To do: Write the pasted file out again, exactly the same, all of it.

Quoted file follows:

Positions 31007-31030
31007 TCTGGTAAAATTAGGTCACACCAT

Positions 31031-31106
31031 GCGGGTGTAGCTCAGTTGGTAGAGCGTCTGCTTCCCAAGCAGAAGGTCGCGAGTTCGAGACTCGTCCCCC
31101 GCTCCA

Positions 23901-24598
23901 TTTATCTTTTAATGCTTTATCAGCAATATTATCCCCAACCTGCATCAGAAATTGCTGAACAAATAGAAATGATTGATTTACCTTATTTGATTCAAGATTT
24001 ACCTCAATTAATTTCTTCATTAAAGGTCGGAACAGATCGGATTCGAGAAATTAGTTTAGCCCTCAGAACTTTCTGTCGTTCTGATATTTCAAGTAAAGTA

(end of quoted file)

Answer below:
Positions 31007-31030
31007 TCTGGTAAAATTAGGTCACACCAT

Positions 31031-31106
31031 GCGGGTGTAGCTCAGTTGGTAGAGCGTCTGCTTCCCAAGCAGAAGGTCGCGAGTTCGAGACTCGTCCCCC
31101 GCTCCA

Positions 23901-24598
23901 TTTATCTTTTAATGCTTTATCAGCAATATTATCCCCAACCTGCATCAGAAATTGCTGAACAAATAGAAATGATTGATTTACCTTATTTGATTCAAGATTT
24001 ACCTCAATTAATTTCTTCATTAAAGGTCGGAACAGATCGGATTCGAGAAATTAGTTTAGCCCTCAGAACTTTCTGTCGTTCTGATATTTCAAGTAAAGTA